HomeGroupsTalkExploreZeitgeist
Search Site
This site uses cookies to deliver our services, improve performance, for analytics, and (if not signed in) for advertising. By using LibraryThing you acknowledge that you have read and understand our Terms of Service and Privacy Policy. Your use of the site and services is subject to these policies and terms.
Hide this

Results from Google Books

Click on a thumbnail to go to Google Books.

Great Irish Legends for Children Mini…
Loading...

Great Irish Legends for Children Mini Edition (edition 2005)

by Yvonne Carroll

MembersReviewsPopularityAverage ratingConversations
672331,491 (2.8)None
A mini edition of this delightful collection of traditional Irish legends including much-loved favorites such as 'Oisin', 'The Brown Bull of Cooley' and 'The Giant from Scotland'. Six beautifully illustrated legends, simply retold for children of all ages to enjoy and remember. Other books by Yvonne Carroll Beginner's Irish Dictionary Irish Legends for Children Irish Legends for Children - Mini Leprechaun Tales The Little Leprechaun Library The Very Little Leprechaun Tale… (more)
Member:jies
Title:Great Irish Legends for Children Mini Edition
Authors:Yvonne Carroll
Info:Gill & Macmillan (2005), Hardcover, 20 pages
Collections:Your library
Rating:
Tags:None

Work Information

Great Irish Legends for Children by Yvonne Carroll

None
Loading...

Sign up for LibraryThing to find out whether you'll like this book.

No current Talk conversations about this book.

Showing 2 of 2
Yvonne Carroll, whose Irish Legends For Children contained six traditional Irish tales in a simplified form that is ideally suited for younger readers, returns in this second collection, which is formatted in much the same way. Profusely illustrated, this time by Robin Lawrie, Great Irish Legends for Children also presents six tales, taken from the Ulster (an Rúraíocht) and Fenian (an Fhiannaíocht) cycles of Irish mythology, and from more recent Irish folklore. The selections include:

The King with Donkey's Ears, which follows the tale of a king who kills his barbers, one by one, to keep (what he imagines to be) a terrible secret, until, at the pleading of his latest barber's mother, he agrees to spare the man's life, if he promises not to reveal anything he sees in the king's castle. Naturally, not all goes quite as planned... This tale can be found in many collections, most recently in Batt Burns' The King with Horse's Ears and Other Irish Folktales.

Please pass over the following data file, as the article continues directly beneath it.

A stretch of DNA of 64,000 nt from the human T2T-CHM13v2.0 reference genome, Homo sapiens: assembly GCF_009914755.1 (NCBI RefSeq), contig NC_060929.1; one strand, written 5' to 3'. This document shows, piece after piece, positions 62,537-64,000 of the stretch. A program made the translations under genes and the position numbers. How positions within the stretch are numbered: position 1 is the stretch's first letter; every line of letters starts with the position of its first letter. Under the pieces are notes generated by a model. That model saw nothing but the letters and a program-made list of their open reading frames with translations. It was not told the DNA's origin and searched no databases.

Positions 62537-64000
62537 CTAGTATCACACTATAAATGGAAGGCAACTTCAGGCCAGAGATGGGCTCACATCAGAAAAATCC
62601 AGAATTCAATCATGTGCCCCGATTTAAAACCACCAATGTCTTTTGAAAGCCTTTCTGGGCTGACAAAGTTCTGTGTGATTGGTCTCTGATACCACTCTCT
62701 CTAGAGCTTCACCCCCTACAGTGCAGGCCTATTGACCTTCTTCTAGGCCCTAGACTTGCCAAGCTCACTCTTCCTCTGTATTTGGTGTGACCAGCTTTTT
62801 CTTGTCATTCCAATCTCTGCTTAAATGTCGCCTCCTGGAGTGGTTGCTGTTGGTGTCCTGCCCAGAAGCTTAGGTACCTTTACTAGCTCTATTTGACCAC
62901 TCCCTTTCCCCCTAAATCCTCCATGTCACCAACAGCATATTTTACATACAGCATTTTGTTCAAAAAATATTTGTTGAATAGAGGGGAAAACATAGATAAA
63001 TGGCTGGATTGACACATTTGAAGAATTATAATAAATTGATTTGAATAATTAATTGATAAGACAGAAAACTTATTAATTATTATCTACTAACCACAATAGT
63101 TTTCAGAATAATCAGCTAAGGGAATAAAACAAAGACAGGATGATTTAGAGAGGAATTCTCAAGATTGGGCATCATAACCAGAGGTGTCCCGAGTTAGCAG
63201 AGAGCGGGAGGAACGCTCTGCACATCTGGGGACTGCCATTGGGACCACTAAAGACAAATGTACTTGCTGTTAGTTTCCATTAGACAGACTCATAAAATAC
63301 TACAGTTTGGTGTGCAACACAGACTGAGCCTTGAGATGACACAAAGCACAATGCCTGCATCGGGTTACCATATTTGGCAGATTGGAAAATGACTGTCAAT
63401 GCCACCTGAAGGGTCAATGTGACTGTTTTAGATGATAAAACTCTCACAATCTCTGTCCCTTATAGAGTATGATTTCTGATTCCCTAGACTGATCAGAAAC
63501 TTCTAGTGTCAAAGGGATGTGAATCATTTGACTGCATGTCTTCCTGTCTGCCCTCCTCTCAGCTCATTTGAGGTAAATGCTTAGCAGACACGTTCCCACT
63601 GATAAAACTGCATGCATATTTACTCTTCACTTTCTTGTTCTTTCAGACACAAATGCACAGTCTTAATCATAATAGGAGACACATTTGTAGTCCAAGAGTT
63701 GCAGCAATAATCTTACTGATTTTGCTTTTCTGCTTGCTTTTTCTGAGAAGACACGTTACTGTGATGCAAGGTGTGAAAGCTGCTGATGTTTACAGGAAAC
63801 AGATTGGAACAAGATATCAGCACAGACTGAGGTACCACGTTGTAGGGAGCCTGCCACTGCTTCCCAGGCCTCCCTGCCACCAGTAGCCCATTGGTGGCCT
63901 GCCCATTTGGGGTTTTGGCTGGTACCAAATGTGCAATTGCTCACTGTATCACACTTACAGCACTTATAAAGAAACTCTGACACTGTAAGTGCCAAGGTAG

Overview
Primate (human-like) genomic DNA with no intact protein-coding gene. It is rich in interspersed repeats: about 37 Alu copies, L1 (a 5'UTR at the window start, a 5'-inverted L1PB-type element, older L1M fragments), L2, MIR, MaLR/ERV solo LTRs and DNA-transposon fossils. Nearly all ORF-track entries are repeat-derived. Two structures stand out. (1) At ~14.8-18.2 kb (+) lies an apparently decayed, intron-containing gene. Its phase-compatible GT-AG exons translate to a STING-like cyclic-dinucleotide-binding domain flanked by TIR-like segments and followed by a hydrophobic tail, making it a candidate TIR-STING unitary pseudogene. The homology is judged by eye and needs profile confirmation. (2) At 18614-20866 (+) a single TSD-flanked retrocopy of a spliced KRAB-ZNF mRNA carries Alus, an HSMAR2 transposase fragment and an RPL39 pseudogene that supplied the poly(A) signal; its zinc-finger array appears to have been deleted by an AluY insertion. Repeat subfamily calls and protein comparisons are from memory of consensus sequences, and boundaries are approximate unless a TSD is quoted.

The Brown Bull of Cooley, a very hastily sketched summation of the ancient Irish epic of the Táin Bó Cúailnge (the central part of an Rúraíocht), from Maeve and Ailill's argument about who is the wealthiest, to Maeve's efforts to obtain Daire Mac Fiachra's brown bull (in order to match Ailill's white bull, Finnbhennach), and her raid into Ulster, and conflict with Cú Chulainn. This telling concludes with the death of both bulls

The Giant from Scotland, a story combining elements of the two traditions of Fionn mac Cumhaill - the epic hero of an Fhiannaíocht, and the comical giant of later folklore - in which Fionn is challenged by the Scottish giant Angus, and, after building the Giant's Causeway, is aided by his clever wife Una in evading his enemy's grasp. This story, minus Fionn's companions in the Fianna, appears in such titles as Finn MacCoul and His Fearless Wife: A Giant of a Tale from Ireland and Mrs. McCool and the Giant Cuhullin: An Irish Tale, although the challenging giant in those retellings is named Cucullin/Cuhullin. Given that her collection also features a tale involving Cú Chulainn, the epic hero, rather than the later comical figure, perhaps Carroll changed the name deliberately, to avoid confusion.

Eisert, a tale in which the king's favorite poet, Eisert, angers his lord, and is dispatched to the land of giants he has described at court. This turns out to be Ulster, under the rule of King Fergus. I'm not familiar with this tale, and wasn't sure what to make of it. Is Eisert a leprechaun? One of the fairy-folk? Is Fergus, Fergus mac Róich?